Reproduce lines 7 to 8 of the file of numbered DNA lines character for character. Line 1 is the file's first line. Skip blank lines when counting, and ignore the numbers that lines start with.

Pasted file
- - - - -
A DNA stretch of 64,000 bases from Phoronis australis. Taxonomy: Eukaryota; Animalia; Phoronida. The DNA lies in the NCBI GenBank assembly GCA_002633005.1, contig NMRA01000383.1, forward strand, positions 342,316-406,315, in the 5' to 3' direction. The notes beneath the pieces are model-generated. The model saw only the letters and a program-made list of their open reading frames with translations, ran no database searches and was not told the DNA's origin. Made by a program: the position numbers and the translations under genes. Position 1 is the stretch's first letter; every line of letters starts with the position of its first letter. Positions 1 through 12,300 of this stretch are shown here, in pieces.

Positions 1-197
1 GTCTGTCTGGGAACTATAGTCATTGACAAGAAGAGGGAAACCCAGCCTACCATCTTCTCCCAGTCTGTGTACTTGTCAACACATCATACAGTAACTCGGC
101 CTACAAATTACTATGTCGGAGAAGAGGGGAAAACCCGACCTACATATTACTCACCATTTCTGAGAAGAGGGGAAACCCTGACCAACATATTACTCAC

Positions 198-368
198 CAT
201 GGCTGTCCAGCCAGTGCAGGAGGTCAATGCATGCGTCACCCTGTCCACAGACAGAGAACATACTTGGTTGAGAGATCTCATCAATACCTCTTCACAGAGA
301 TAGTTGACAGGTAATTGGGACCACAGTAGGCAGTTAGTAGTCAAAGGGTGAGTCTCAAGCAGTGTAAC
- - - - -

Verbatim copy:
201 GGCTGTCCAGCCAGTGCAGGAGGTCAATGCATGCGTCACCCTGTCCACAGACAGAGAACATACTTGGTTGAGAGATCTCATCAATACCTCTTCACAGAGA
301 TAGTTGACAGGTAATTGGGACCACAGTAGGCAGTTAGTAGTCAAAGGGTGAGTCTCAAGCAGTGTAAC